Nahum Barnea wrote in mass-circulation, pluralist Yediot Aharonot (5/3):  "Only a few weeks ago, when Sharon walked into the trap laid for him by [Likud Agriculture Minister] Yisrael Katz and agreed to a party referendum, he was crowned by all, here and abroad, as a political genius.  Now he has become a laughingstock.   Sharon's truly stinging failure is in the area of leadership.  He reached the conclusion that he must present a plan, but was dragged gradually and unwillingly into the disengagement plan.  When the time came to battle for the plan, he did so halfheartedly and late.  Carried by the momentum of his great victory in the elections and the sweeping support of the U.S. Administration, he could have obtained a majority for the plan in the cabinet and Knesset.  But he was dragged into the referendum.  Don't feel sorry for Sharon: He brought most of his troubles upon himself.  The results of the Likud referendum should arouse concern mainly due to their implications for the country's chances of rehabilitation.  Sharon and his advisers raised a series of reasons for short-term panic on the eve of the vote: a rift with the U.S. Administration, a collapsing economy, and loss of power.  We should hope that they were exaggerating.  The long term is much more worrying.  Under the rule of the Settlers' Council, Israel will sooner or later reach South Africa's situation: first an isolated, ostracized country, hated around the world and abhorred by a large part of its younger generation, and then a binational state.  Despite the failure in the referendum, Sharon is currently the only Israeli politician who can stop this process.  If he still has the appetite to lead, now is the time."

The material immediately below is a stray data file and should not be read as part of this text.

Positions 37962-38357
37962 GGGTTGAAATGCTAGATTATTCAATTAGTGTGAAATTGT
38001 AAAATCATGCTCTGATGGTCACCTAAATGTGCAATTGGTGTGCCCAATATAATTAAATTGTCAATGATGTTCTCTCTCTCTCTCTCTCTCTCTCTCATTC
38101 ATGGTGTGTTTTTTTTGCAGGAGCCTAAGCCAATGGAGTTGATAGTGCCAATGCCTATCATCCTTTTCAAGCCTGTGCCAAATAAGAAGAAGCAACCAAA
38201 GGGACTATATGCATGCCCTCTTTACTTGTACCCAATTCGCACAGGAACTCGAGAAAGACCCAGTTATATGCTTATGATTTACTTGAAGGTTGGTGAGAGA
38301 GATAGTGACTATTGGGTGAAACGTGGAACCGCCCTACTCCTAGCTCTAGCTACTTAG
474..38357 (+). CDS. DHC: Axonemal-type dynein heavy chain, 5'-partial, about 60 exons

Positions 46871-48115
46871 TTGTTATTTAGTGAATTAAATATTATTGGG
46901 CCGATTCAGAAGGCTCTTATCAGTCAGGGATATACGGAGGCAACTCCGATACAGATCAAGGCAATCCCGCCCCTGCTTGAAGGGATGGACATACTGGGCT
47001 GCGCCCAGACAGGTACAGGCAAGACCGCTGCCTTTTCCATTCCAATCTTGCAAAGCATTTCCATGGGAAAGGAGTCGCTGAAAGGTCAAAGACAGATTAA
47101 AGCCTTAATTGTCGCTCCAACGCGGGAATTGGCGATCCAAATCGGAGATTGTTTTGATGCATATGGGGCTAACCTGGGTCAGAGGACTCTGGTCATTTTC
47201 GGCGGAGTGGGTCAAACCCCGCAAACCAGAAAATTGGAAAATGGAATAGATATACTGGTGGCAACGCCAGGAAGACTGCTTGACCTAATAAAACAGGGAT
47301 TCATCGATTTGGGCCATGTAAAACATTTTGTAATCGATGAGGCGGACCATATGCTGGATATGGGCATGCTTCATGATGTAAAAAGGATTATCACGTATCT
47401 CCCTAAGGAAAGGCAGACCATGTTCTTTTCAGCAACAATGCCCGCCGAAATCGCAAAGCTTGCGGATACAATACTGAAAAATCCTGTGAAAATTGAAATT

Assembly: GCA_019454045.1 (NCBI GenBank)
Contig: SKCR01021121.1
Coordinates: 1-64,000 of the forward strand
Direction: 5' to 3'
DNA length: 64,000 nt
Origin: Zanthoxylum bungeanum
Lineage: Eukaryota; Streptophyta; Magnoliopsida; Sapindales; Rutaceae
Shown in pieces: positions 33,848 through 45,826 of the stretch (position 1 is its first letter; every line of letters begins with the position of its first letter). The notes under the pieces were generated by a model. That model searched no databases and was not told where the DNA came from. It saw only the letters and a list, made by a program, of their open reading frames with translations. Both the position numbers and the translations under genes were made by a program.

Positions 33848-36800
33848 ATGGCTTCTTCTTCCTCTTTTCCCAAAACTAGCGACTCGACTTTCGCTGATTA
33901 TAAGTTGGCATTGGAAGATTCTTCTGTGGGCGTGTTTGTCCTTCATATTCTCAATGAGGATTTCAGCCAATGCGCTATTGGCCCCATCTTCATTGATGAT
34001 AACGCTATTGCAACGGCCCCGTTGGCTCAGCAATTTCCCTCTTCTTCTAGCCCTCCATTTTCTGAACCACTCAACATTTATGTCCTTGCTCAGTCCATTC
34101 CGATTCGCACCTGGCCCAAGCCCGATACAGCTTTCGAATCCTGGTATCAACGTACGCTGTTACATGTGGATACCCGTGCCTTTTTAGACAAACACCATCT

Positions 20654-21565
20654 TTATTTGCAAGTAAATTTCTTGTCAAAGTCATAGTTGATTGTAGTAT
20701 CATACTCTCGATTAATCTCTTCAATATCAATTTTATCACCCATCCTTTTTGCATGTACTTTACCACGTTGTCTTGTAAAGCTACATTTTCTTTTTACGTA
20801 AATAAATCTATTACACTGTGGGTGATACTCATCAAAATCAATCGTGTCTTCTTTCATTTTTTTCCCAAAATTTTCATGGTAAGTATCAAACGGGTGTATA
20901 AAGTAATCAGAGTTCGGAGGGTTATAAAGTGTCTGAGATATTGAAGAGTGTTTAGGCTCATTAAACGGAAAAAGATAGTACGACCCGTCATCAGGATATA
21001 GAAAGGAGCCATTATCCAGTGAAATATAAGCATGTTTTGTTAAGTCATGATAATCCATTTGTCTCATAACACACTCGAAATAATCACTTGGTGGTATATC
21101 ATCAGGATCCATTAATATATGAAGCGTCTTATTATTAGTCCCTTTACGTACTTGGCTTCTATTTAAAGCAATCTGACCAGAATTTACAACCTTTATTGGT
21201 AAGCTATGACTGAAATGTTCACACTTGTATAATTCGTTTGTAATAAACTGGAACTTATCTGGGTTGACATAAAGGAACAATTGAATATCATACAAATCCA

"There is Nobody But Him"


Ben Caspit declared in popular, pluralist Maariv (5/3):  "Ariel Sharon knows it.  His hour of leadership has come. If he can summon up sufficient courage tonight...then tomorrow...he will say the following: 'Ladies and gentlemen, I am the prime minister of everybody....  I have no intention of changing my mind.  There is no alternative to this plan.  I believe that a majority of the nation supports it.  Therefore I am proceeding with it'....  Sharon has no better alternatives.  He is stuck halfway up the mountain with a reinforced concrete wall in front of him.  If he takes his foot off the gas pedal he will roll back into the abyss.  He has to continue full steam, to bang his head on the wall and smash it.  He has to cross this canal.  He knows it and his followers know it.  All he needs now is the guts to do it....  Nobody else can do it, but the question is whether Sharon can.  In Washington, the [U.S.] Administration is waiting to hear what Sharon has to say today.  The Americans expect him to deliver the goods.  In Israel, most of the nation expects him to keep his promise.  Sharon's hour of trial has come.  He cooked this rancid mix and now he has to swallow it in one gulp, wipe his mouth, smile and move on."            


"A Dramatic Defeat"